The school boards association contends the current law gives unions an unfair negotiating advantage because "there is little incentive for re-negotiation of an expired contract" when step payments continue to flow automatically. 

Teacher unions respond that abolition of automatic step increases would put them at a disadvantage because they face potential financial penalties under state law if they go on strike. 

Matt Hamilton, a spokesman for New York State United Teachers, which represents more than 600,000 teachers and others statewide, said in an emailed statement: "The Triborough Amendment is an important law that ensures hardworking men and women who are prohibited from striking will continue to receive fair salaries that reflect their hard work and high levels of expertise and education as they negotiate in good faith for a new contract."

Coming soon to your mailbox

May 21 is the date statewide for votes on school districts' proposed 2019-20 budgets and board candidates. Districts, under state law, must mail budget notices to residents no later than six days before voting.

Notices must include breakdowns of proposed spending for the coming school year in three categories: administrative, program and capital expenses. The notices also list the date, time and place of public hearing on the proposed budget, and an explanation of whether or not the budget and its accompanying tax levy complies with the state's tax cap. In addition, districts must include a notice of the availability of the budget in at least one mailing during the year.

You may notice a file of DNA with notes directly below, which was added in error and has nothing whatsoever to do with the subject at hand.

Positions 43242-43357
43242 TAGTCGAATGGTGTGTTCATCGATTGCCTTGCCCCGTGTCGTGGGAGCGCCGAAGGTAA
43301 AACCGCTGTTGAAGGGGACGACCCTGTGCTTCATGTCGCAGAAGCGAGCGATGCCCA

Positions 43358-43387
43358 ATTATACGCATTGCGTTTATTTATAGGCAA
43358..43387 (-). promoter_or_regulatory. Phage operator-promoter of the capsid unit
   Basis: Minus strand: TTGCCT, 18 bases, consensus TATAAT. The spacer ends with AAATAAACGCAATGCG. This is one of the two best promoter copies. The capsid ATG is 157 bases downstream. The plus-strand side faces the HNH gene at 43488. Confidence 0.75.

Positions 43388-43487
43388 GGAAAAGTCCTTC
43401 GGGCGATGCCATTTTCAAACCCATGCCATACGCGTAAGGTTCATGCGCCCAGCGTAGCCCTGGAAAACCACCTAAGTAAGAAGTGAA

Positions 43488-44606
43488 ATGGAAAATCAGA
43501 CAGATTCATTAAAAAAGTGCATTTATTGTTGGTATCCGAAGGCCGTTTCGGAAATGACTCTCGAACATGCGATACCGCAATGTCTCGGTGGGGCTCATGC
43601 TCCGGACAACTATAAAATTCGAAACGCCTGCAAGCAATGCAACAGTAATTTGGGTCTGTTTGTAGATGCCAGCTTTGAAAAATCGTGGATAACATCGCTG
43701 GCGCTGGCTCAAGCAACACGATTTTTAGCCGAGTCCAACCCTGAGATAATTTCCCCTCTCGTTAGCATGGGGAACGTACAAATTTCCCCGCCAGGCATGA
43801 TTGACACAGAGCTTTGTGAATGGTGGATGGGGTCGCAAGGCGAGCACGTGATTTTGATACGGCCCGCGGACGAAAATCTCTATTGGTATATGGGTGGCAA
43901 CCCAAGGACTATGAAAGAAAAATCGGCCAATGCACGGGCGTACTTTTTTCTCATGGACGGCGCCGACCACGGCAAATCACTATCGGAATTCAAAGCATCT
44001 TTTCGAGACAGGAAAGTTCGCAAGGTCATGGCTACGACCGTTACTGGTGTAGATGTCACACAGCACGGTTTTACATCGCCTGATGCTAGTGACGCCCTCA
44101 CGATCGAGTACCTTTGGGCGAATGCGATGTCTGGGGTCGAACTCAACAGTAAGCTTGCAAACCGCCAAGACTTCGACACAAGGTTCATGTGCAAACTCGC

Districts are not required to use the same format in their budget notices to residents. Some school systems send medium-size cards, while others include budget and other financial information in a larger newsletter.

Deborah Cunningham, director of education and research for the Association of School Business Officials of New York, said districts also must provide further budget information, both on their websites and in central offices and public libraries. That includes:

  • The full budget
  • A Property Tax Report Card providing information on spending, tax levy, student enrollment and reserve funds
  • Salary disclosures for superintendents and other administrators earning over a set amount ($138,000 for 2019-20)
  • Academic report cards for each school in local districts comparing student performance with statewide averages for schools of comparable wealth and need

Numbers behind the story

Figures for this story and the accompanying database are from budget notices that New York education law requires public school districts to provide to residents each year, before May votes on the proposed budget for the next school year.

Newsday obtained figures for school districts' "three-component budgets" in these notices — showing administrative, program and capital costs — from district websites and requests under the Freedom of Information Law, amassing annual figures from 2010-11 through 2018-19.

That resulted in 4,464 numbers, including the totals for Nassau County, Suffolk County and Long Island. From those numbers, 8,136 figures were calculated, many of which are shown by district in the database.